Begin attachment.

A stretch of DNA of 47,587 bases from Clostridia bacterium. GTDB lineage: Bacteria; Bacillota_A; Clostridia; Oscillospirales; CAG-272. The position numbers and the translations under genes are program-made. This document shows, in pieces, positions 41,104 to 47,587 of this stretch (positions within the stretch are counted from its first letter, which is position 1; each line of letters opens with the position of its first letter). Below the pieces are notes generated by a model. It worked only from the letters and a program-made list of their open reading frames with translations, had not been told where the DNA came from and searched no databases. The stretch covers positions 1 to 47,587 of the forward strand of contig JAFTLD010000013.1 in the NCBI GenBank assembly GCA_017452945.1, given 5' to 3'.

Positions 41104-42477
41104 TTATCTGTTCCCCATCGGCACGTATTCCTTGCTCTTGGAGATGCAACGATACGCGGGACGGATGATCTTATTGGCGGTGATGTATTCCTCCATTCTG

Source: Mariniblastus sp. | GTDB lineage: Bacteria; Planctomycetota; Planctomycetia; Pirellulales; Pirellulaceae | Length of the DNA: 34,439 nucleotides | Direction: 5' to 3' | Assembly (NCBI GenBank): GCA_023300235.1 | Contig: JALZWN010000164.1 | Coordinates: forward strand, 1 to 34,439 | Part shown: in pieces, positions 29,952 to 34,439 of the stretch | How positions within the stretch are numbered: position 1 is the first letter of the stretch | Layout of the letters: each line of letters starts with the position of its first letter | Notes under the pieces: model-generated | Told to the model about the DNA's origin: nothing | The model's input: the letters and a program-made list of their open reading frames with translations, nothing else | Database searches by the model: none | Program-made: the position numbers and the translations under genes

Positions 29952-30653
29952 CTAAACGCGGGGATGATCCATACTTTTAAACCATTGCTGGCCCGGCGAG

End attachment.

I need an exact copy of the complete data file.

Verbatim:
A stretch of DNA of 47,587 bases from Clostridia bacterium. GTDB lineage: Bacteria; Bacillota_A; Clostridia; Oscillospirales; CAG-272. The position numbers and the translations under genes are program-made. This document shows, in pieces, positions 41,104 to 47,587 of this stretch (positions within the stretch are counted from its first letter, which is position 1; each line of letters opens with the position of its first letter). Below the pieces are notes generated by a model. It worked only from the letters and a program-made list of their open reading frames with translations, had not been told where the DNA came from and searched no databases. The stretch covers positions 1 to 47,587 of the forward strand of contig JAFTLD010000013.1 in the NCBI GenBank assembly GCA_017452945.1, given 5' to 3'.

Positions 41104-42477
41104 TTATCTGTTCCCCATCGGCACGTATTCCTTGCTCTTGGAGATGCAACGATACGCGGGACGGATGATCTTATTGGCGGTGATGTATTCCTCCATTCTG

Source: Mariniblastus sp. | GTDB lineage: Bacteria; Planctomycetota; Planctomycetia; Pirellulales; Pirellulaceae | Length of the DNA: 34,439 nucleotides | Direction: 5' to 3' | Assembly (NCBI GenBank): GCA_023300235.1 | Contig: JALZWN010000164.1 | Coordinates: forward strand, 1 to 34,439 | Part shown: in pieces, positions 29,952 to 34,439 of the stretch | How positions within the stretch are numbered: position 1 is the first letter of the stretch | Layout of the letters: each line of letters starts with the position of its first letter | Notes under the pieces: model-generated | Told to the model about the DNA's origin: nothing | The model's input: the letters and a program-made list of their open reading frames with translations, nothing else | Database searches by the model: none | Program-made: the position numbers and the translations under genes

Positions 29952-30653
29952 CTAAACGCGGGGATGATCCATACTTTTAAACCATTGCTGGCCCGGCGAG